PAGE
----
Will you wilt under criticism, or will you follow your convictions?

Will you bluff it out when you're wrong, or will you apologize?

Will you guard your heart against rejection, or will you act when you fall in love?

Will you play it safe, or will you be a little bit swashbuckling?

When it's tough, will you give up, or will you be relentless?

Will you be a cynic, or will you be a builder?

Will you be clever at the expense of others, or will you be kind?

I will hazard a prediction. When you are 80 years old, and in a quiet moment of reflection narrating for only yourself the most personal version of your life story, the telling that will be most compact and meaningful will be the series of choices you have made.

In the end, we are our choices.

Build yourself a great story.

Jeff Bezos, speaking to the Princeton Class of 2010 (watch the video here)

don’t make waves

Thomas Moriarty arranged an experiment in which innocent persons would be practically accused of stealing. The experimental aide would stand behind an adult businessman making a call in a phone booth in Grand Central Station; when the call was completed the aid would play out the following script: “Excuse me, I was here a few minutes ago I left my ring on the counter under the phone. Did you find it?” Of course, all subjects replied, “No.”

The aide would then say, “I've got to find it. Are you sure you didn't see it? Sometimes people pick things up without thinking about it. Again, subjects would deny having seen the ring. Then the aid would ask, “Would you empty your pockets?”

The Investigators wondered how many people would comply with such an overbearing request, one which amounts to an allegation of petty thievery. The compliance rate was 80 percent: four of every five adult males essentially submitted to a search by emptying their pockets. The percentages were even higher in laboratory experiments. And even when a “disinterested bystander” said to the aide. “You’ve got no right to ask him to empty his pockets,” the subjects still complied.

Such studies show how prevalent passivity is. It is alarming that so few people are willing to stand up for their rights when they are being put upon and clearly annoyed. Apparently, most of us would rather not get into a hassle about anything, especially with a stranger. The slogan is: Don’t make waves.

Sharon and Gordon Bower, Asserting Yourself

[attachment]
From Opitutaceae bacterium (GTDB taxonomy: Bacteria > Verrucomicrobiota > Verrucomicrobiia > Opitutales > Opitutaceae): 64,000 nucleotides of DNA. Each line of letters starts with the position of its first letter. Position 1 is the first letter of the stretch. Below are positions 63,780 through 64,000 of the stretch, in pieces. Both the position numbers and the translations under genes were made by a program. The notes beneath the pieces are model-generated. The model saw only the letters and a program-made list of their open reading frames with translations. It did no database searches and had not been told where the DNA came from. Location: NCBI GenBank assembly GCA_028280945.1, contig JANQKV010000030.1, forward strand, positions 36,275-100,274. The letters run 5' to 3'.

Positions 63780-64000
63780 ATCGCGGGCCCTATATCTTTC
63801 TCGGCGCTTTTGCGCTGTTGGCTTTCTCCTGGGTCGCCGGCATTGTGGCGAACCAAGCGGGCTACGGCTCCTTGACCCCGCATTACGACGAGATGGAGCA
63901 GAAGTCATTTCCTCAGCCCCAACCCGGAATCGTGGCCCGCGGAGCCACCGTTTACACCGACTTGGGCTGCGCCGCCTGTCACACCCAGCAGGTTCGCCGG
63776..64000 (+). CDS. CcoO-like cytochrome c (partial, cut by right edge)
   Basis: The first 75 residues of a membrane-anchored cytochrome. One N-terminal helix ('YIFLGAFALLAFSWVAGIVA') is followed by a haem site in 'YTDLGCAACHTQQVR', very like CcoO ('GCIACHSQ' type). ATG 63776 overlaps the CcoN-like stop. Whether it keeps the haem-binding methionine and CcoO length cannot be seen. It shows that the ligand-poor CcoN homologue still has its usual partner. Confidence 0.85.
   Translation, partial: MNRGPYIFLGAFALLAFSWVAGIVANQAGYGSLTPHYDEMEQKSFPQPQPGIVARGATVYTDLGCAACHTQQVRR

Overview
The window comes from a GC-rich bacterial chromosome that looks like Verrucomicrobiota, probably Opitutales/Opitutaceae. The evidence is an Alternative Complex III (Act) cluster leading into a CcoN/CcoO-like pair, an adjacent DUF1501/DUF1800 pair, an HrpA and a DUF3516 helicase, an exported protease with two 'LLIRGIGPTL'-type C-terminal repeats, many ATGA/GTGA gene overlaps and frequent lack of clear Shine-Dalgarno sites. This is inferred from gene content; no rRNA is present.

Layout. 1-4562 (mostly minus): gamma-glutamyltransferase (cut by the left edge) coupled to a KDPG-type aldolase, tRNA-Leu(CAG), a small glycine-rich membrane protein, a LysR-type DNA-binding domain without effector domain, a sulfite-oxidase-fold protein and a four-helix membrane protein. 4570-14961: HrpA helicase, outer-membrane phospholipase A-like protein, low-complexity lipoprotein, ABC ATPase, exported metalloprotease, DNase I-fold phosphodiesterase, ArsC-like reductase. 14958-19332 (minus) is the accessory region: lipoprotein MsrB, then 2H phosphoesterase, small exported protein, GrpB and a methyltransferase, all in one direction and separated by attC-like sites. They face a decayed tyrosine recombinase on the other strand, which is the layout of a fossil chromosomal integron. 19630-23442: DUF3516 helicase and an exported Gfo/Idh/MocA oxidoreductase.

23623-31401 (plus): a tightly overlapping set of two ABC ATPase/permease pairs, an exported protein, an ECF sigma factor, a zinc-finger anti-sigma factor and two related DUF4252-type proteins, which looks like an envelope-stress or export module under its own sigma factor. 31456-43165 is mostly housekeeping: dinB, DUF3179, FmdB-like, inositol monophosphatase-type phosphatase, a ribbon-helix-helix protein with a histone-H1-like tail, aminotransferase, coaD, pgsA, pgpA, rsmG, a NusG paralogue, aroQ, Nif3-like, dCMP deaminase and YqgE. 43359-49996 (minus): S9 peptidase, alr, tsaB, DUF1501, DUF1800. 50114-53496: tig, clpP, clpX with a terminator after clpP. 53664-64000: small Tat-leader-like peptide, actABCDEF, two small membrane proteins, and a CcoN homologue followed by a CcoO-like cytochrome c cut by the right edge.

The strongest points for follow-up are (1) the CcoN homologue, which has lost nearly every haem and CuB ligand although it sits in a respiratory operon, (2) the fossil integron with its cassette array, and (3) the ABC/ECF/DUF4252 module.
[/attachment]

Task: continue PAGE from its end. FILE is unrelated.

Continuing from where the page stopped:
The abundance-oriented approach

When you don't need to compare yourself to other people, you gravitate towards things that you instinctively enjoy doing, and you're good at, and if you just focus on that for a long enough time, then chances are very, very high that you're going to progress towards mastery anyway, and the fame and the power and the money and everything will come as a byproduct, rather than something that you chase directly in trying to be superior to other people.

If you were to go back to the three things that people need—mastery, belonging, and autonomy—I'd add a fourth, after basic necessities have been met. It’s the attitude or the worldview that you bring to life. And that worldview can be characterized, just for simplicity, in one of two fashions: One extreme is a kind of scarcity-minded approach, that my win is going to come at somebody else's loss, which makes you engage in social comparisons. And the other view is what I would call a more abundance-oriented approach, that there's room for everybody to grow.

Raj Raghunathan quoted in the Atlantic

Making exterior changes to avoid internal changes

Some people make changes so they won’t have to make transitions. They walk out on their marriages, but take along the attitudes toward partners that destroyed their marriages. Or they continue to search for “someone to take care of me” after they quit their jobs because their bosses are not interested in playing that role. Or they move because their town doesn’t have any “interesting people” in it—only to find that their new town doesn’t either. Such people may claim that they are “always in transition,” but in fact they are probably never in transition. They are addicted to change, and like any addiction, it is an escape from the real issues raised by their lives.

William Bridges, The Way of Transition


The longer I live, the more I realize the impact of attitude on life. Attitude, to me, is more important than facts. It is more important than the past, than education, than money, than circumstances, than failures, than successes, than what other people think or say or do. It is more important than appearance, giftedness or skill. It will make or break a company...a church....a home.

The remarkable thing is we have a choice every day regarding the attitude we will embrace for that day. We cannot change our past...we cannot change the fact that people will act in a certain way. We cannot change the inevitable. The only thing we can do is play on the one string we have, and that is our attitude...I am convinced that life is 10% what happens to me and 90% how I react to it. And so it is with you...we are in charge of our attitudes.

Charles R. Swindoll